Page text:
bbcakescreations Posted 24 Oct 2010 , 12:40am
post #1 of

Hello cakers!

I was wondering if I could please get some help making a round, sphere ball-shaped cake. I'm not sure how to carve it or even how to cover it with BC and fondant...I know that they do sell the sphere shape molds but I would love to make my own.

If any of you can walk me through it or point me in the direction of some tutorials it would be much appreciated.

Thanks in advance!
W.

p.s. My first post with this topic disappeared so I apologize if this is a double post

7 replies
DeezTreatz Posted 24 Oct 2010 , 1:17am
post #2 of

Hey!

I have iced a few sphere shaped cakes (in my photos)
I used the wilton ball pan... but you can bake it in similar shaped/over safe bowls!
Don't use too much batter - it will over flow lol (And place bowls on baking sheet in oven)
I had a spill once (On the sheets lol - not good - some how the pans tipped over)

Ice it like a reg. cake - make your dam - and give it a crumcoat - I cover it in a star tip - it always looks clean! I have not put fondant on the ball yet - but please post pics if you do!

Good luck!

bbcakescreations Posted 25 Oct 2010 , 5:43pm
post #3 of

Thanks Deez...I was hoping to carve it out myself though. I saw something like this done on TLC...I do think covering it in fondant might not be too hard but the getting the shape and icing smoothed out might be a challenge.

Still hoping one of you out there might have some tips...thanks guys!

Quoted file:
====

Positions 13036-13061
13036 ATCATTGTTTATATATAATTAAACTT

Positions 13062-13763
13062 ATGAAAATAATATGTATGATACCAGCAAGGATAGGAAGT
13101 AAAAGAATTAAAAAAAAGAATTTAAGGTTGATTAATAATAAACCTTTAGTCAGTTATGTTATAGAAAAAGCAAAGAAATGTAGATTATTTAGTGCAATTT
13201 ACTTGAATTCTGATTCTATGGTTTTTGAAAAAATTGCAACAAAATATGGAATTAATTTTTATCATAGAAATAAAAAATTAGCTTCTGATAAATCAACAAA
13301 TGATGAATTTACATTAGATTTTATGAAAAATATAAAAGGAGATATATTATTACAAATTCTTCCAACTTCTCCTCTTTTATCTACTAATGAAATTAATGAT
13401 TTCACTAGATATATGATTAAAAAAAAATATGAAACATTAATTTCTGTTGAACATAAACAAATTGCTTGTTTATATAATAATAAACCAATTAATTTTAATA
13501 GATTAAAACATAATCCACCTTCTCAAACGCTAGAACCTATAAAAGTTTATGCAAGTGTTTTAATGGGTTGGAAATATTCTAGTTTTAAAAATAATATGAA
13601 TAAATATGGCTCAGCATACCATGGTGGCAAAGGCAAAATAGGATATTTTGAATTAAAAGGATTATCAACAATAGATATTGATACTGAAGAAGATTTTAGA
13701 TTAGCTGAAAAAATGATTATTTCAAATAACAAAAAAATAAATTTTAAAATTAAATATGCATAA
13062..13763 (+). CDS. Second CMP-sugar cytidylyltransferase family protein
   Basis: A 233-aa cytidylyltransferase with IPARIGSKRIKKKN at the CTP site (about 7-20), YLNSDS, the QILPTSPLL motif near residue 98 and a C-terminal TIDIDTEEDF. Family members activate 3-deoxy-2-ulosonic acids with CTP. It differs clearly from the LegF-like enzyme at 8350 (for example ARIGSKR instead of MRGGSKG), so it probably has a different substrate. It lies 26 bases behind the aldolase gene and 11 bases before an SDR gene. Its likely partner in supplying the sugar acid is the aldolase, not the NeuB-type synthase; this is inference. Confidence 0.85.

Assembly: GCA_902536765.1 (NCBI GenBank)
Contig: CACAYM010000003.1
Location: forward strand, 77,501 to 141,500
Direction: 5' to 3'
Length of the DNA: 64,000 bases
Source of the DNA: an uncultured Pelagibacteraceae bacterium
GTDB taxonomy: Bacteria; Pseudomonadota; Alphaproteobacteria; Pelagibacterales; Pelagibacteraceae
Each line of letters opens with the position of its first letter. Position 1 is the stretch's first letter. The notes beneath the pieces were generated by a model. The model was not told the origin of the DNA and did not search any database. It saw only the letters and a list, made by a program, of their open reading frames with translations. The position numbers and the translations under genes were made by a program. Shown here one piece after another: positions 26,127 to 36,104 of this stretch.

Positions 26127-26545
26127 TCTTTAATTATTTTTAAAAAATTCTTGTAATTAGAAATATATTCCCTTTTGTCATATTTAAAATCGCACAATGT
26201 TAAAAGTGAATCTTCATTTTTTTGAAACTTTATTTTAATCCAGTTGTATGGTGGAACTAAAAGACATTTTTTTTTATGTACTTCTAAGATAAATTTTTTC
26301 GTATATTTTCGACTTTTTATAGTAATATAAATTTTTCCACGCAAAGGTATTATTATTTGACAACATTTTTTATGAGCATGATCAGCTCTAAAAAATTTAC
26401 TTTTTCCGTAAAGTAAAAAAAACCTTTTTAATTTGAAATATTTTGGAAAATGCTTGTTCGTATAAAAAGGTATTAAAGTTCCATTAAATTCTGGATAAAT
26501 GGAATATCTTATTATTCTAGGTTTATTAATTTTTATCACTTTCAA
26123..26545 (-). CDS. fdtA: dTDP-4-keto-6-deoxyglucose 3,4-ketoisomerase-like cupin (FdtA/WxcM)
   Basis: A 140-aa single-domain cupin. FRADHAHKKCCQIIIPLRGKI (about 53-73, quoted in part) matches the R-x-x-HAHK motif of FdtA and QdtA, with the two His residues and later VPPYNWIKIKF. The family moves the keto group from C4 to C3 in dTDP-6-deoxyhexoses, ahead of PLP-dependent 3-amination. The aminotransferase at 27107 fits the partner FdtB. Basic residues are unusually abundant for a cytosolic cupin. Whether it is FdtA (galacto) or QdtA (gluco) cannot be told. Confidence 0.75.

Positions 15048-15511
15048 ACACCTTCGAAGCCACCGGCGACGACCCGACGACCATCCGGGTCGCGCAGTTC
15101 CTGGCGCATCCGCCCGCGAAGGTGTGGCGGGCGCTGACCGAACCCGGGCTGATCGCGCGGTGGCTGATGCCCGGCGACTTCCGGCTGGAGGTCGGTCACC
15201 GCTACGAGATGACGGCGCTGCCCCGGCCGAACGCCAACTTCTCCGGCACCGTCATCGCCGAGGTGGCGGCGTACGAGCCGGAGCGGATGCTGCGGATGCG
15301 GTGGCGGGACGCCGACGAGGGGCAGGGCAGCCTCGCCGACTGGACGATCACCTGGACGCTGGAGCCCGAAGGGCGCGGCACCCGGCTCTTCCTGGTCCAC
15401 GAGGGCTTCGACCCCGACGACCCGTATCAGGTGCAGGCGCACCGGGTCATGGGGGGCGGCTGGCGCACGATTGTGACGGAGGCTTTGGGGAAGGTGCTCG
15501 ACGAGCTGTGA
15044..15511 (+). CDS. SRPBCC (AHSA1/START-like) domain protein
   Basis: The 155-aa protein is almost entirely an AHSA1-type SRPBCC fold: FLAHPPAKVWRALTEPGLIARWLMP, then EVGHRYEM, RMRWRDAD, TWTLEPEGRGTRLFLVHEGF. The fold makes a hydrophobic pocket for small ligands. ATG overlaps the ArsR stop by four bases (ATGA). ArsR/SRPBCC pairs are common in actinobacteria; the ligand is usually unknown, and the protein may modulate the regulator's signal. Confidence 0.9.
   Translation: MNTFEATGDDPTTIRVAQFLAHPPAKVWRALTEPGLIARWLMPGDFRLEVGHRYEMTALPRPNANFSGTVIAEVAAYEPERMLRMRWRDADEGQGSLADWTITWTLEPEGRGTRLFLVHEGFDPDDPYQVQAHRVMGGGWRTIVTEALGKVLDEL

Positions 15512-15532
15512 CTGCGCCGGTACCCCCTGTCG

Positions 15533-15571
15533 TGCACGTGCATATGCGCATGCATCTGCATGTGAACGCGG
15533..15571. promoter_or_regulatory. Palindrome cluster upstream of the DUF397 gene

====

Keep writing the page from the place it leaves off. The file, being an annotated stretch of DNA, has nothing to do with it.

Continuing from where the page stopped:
traci_doodle Posted 25 Oct 2010 , 5:59pm
post #4 of

My tip: buy the pan! Save yourself the headache! As long as the pan is big enough for what you need (it's about 6 inches in diameter, I think) take the shortcut. I'm sure you can find many more uses for the ball pan as well and having it come out of the oven the right shape is so much easier than figuring out how to carve a perfect sphere!

bbcakescreations Posted 25 Oct 2010 , 6:07pm
post #5 of

Thanks guys! The pan it is then icon_smile.gif

chelleb1974 Posted 25 Oct 2010 , 9:03pm
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My vote is for the pan too. Personally, I just don't think it's worth the hassle to do it yourself, but not everyone agrees with that. If the ball pan isn't big enough, there is also the Wilton Soccer pan (you would have to bake two, and you'd get a really big sphere!).

~Chelle

KoryAK Posted 26 Oct 2010 , 1:03am
post #7 of

Sometimes you need a different size than the pan though - it's a good skill to have! I bake regular layers and torte the whole thing. For a 6" wide sphere, you need it to be 6" tall too (for cakes taller than 5", I split the stacking up into two cakes with dowels and cardboards in-between). Stack it up (chill or settle it if you need to) then start trimming it away with scissors or a nice, sharp knife. Use small cuts. The turntable will help a LOT. I don't flip it or anything to do the bottom part, just use a paring or serrated knife.

Your CAKE doesn't have to be perfect-perfect, but your ICING does. After all that carving, ice it over and use some sort of flexible plastic tool (acetate or a bowl scraper works great) to get your curve just right. Chill it down and make it more perfect in stages if you need to.

The middle tier of the cake below was done this way (except I left a flat bit at the top), I just cut the indent lines in after all that.

http://cakecentral.com/modules.php?name=gallery&file=displayimage&pid=1846126

bbcakescreations Posted 8 Nov 2010 , 7:17pm
post #8 of

Kory, I just saw your response...thank you so much for the tips!

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